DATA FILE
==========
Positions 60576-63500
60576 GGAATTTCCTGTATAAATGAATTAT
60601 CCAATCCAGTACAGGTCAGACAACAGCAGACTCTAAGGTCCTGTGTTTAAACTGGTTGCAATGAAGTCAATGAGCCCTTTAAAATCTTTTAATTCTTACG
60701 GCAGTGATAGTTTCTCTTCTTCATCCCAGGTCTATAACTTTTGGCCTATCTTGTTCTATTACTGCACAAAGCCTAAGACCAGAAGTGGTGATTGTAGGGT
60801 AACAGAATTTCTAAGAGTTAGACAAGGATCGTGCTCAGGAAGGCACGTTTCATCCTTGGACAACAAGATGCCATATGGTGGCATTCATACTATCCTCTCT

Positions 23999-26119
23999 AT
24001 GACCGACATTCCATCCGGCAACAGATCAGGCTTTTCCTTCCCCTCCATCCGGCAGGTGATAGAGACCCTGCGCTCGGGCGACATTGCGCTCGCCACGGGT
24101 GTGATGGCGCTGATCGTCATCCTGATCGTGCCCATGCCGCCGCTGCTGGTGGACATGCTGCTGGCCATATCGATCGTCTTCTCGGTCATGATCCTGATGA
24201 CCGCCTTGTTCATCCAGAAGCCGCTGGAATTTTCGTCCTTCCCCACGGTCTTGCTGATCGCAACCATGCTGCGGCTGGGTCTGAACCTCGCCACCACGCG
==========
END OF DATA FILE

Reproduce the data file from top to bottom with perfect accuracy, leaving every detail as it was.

Positions 60576-63500
60576 GGAATTTCCTGTATAAATGAATTAT
60601 CCAATCCAGTACAGGTCAGACAACAGCAGACTCTAAGGTCCTGTGTTTAAACTGGTTGCAATGAAGTCAATGAGCCCTTTAAAATCTTTTAATTCTTACG
60701 GCAGTGATAGTTTCTCTTCTTCATCCCAGGTCTATAACTTTTGGCCTATCTTGTTCTATTACTGCACAAAGCCTAAGACCAGAAGTGGTGATTGTAGGGT
60801 AACAGAATTTCTAAGAGTTAGACAAGGATCGTGCTCAGGAAGGCACGTTTCATCCTTGGACAACAAGATGCCATATGGTGGCATTCATACTATCCTCTCT

Positions 23999-26119
23999 AT
24001 GACCGACATTCCATCCGGCAACAGATCAGGCTTTTCCTTCCCCTCCATCCGGCAGGTGATAGAGACCCTGCGCTCGGGCGACATTGCGCTCGCCACGGGT
24101 GTGATGGCGCTGATCGTCATCCTGATCGTGCCCATGCCGCCGCTGCTGGTGGACATGCTGCTGGCCATATCGATCGTCTTCTCGGTCATGATCCTGATGA
24201 CCGCCTTGTTCATCCAGAAGCCGCTGGAATTTTCGTCCTTCCCCACGGTCTTGCTGATCGCAACCATGCTGCGGCTGGGTCTGAACCTCGCCACCACGCG